In Re Cushman, 3 F.2d 449 (S.D.N.Y. 1924)

US District Court for the Southern District of New York - 3 F.2d 449 (S.D.N.Y. 1924)
July 25, 1924

3 F.2d 449 (1924)

In re CUSHMAN.

District Court, S. D. New York.

July, 1924.

O'Brien, Malevinsky & Driscoll, of New York City (Richard J. Mackey and Joseph Walker Magrauth, both of New York City, of counsel), for bankrupt.

Ernst, Fox & Cane, of New York City (Melville H. Cane and Alfred G. Steiner, both of New York City, of counsel), for creditor.

GODDARD, District Judge.

On November 13, 1919, the Michael E. Paterno Realty Company, a creditor, entered into a lease with the bankrupt, wherein the bankrupt leased from the Paterno Company an apartment on the twelfth floor in the apartment house at No. 895 West End avenue, New York City, for a period of 9 years 10½ months, commencing November 15, 1919, and expiring September 30, 1929, at an annual rental of $4,000, payable in monthly installments in advance of $333.33. The bankrupt entered into possession and remained in possession until about April 15, 1923. On March 9, 1923, he filed a petition in bankruptcy and was adjudicated a bankrupt on March 26, 1923. The lease contained the following clause:

"First. The tenant hereby agrees to pay the rent as above stipulated without any deduction, fraud or delay and the tenant also agrees that if said rent is not paid at the time and in the manner provided, or if default shall be made in any covenant or agreement herein contained, or if the said premises or any part thereof shall become vacant during the term hereby demised, or if this lease is terminated by the landlord as provided in article 15 hereof, the landlord may resume possession of said premises by summary proceedings to dispossess or otherwise, without notice to the tenant, which notice is hereby expressly waived. And in the event of the landlord so resuming possession an amount equal to the whole of the term as herein originally demised shall thereupon become immediately due and payable by the tenant to the landlord and the tenant hereby expressly agrees that he will forthwith pay the same to the landlord and that he will also forthwith pay to the landlord any damage and expense which it may suffer in resuming possession and reletting said premises, including the cost of redecorating said premises and putting the *450 same in rentable condition, the cost of advertising and a reasonable commission for reletting, and the landlord agrees that if it thereafter relets said premises, which in its option it is hereby expressly authorized to do either by written lease or otherwise, and the tenant has made the payments as in this article provided, the landlord will pay to the tenant on the last day of each month during the balance of the term herein originally demised the net amount received by said landlord during said month upon such reletting."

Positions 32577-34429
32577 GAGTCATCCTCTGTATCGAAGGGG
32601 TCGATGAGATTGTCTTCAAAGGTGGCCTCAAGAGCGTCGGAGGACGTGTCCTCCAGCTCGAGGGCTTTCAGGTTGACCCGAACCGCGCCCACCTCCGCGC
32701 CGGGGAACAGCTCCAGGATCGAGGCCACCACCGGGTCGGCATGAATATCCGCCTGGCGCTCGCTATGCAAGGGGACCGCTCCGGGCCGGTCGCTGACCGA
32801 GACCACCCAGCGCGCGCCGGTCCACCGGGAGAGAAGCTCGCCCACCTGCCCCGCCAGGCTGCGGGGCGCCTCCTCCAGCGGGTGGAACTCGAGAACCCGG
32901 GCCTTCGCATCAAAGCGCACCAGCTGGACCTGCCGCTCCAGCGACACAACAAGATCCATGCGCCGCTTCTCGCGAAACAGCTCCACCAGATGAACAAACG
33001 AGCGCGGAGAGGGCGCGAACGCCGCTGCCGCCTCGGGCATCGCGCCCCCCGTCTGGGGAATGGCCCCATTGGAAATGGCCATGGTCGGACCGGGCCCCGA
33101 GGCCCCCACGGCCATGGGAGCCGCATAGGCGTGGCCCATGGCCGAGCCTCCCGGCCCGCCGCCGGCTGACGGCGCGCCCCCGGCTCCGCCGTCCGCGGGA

At the time the petition was filed, the March rent was unpaid, so that the unexpired period of the lease, including the month of March, 1923, was six years and seven months, and the rent specified for this entire period would have totaled $26,333.33; this was the amount which the bankrupt has scheduled as his indebtedness to the landlord creditor.